There's a progressive theme in many of Eater's national awards this year, helping to prove that food, people, and politics are inseparable.
— Kristen Hawley
Eater just released its list of 2017 Eater Award winners, and an unsurprising theme runs through most of this year’s national winners: resistance. Unlike its list of essential restaurants, which aims to comment on the state of dining in America today, the Eater Awards doles out prizes to the “the diverse group of chefs and restaurants that truly made an impact in the culinary world of 2017.”
In addition to awards in the 24 cities it covers, Eater presents a list of national awards — and while most are expected if you’ve been paying attention, all are worth the praise. The list starts with the Eater Icon, rightly bestowed upon José Andrés for his unrelenting support of Puerto Ricans post-hurricane, and his vocal criticism of the government’s response (or lack thereof). In conjunction with the organization he founded in 2010, World Central Kitchen, he helped to serve three million meals to hurricane victims. And he’s still working.
Chef of the Year, Ashley Christensen, of Raleigh, North Carolina, didn’t win the title on her work in the kitchen alone. In fact, it was her work outside of the kitchen, Eater says, that earned her the title. Her initiatives included taking a public stand against the state’s bathroom bill earlier this year and speaking out against sexism, “putting her community values into practice.”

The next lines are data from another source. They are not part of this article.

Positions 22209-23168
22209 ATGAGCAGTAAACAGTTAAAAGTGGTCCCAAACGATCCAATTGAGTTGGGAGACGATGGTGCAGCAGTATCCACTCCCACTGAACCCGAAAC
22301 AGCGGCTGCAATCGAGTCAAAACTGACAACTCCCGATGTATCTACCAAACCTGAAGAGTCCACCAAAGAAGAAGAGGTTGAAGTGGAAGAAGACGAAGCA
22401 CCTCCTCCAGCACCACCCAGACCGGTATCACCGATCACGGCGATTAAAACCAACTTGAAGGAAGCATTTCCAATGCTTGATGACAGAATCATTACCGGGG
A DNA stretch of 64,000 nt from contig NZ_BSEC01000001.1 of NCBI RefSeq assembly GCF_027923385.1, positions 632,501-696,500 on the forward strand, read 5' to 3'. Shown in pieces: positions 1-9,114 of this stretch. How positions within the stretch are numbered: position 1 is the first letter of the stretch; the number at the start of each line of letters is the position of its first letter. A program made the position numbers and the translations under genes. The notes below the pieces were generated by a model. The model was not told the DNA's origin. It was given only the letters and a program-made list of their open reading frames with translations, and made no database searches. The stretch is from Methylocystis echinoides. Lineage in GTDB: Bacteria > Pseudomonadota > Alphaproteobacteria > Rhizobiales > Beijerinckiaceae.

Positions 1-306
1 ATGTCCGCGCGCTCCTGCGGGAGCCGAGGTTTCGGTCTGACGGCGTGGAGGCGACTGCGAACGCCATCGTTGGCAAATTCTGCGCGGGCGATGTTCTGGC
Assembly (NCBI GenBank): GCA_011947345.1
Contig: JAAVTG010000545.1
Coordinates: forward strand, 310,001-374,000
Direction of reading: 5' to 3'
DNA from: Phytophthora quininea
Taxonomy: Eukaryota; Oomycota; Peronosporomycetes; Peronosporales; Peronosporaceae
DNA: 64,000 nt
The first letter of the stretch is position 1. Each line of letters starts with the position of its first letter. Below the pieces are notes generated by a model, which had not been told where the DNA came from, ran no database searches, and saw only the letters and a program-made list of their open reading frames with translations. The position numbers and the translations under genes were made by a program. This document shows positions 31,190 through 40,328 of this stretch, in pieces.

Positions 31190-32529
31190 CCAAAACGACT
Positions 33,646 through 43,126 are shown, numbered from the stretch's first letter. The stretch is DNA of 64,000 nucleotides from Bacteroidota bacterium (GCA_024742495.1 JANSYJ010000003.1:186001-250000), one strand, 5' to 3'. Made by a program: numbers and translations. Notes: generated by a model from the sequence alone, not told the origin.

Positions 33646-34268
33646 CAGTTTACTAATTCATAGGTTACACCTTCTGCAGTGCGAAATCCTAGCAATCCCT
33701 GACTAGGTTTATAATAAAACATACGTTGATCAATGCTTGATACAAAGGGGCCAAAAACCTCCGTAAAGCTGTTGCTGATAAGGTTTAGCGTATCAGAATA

Other categories featuring winners with progressive points of views: Cookbook of the Year (“Feed the Resistance,” by Julia Turshen, donated proceeds to the ACLU); Empire Builder of the Year (Indianapolis restaurateur Martha Hoover, who has “admirably infused a social justice mission into her restaurants”); and Reporter of the Year (Brett Anderson of the Times-Picayune, who broke the John Besh story that has lead to both revelations and actual progress weeding out sexual harassers in restaurants). Chrissy Teigan takes honors as Media Personality of the Year, recognized by Eater for her “anything goes approach to food.” There’s no mention of her Twitter account, which famously criticizes our President, but… we know.
View the full list of national winners below and the city-specific winners (including readers’ choices for most categories) on Eater.
|Eater Icon||José Andrés|
|Stone-Cold Stunner||AvroKo for Eight Tables (San Francisco)|
|Chef of the Year||Ashley Christensen|
|Best New Restaurant||JuneBaby (Seattle)|
|Spectacle of the Year||The Grill|
|#Brand of the Year||KFC|
|Cookbook of the Year||Feed the Resistance by Julia Turshen|
|One to Watch||Diana Davila (Chicago)|
|Empire Builder of the Year||Martha Hoover (Patachou Inc. – Indianapolis)|
|Gamechanger of the Year||Brett Anderson (The Times-Picayune)|
|TV Chef of the Year||Nancy Silverton|
|Media Personality of the Year||Chrissy Teigen|
Innovative Restaurateurs: Rick Bayless Is Still Stretching His Wings
10 months ago
After 32 years on the restaurant scene, you couldn’t blame Rick Bayless for kicking back. Instead, he’s rolling up his sleeves, minding each of his businesses — from airport locations to Chicago flagships — with care.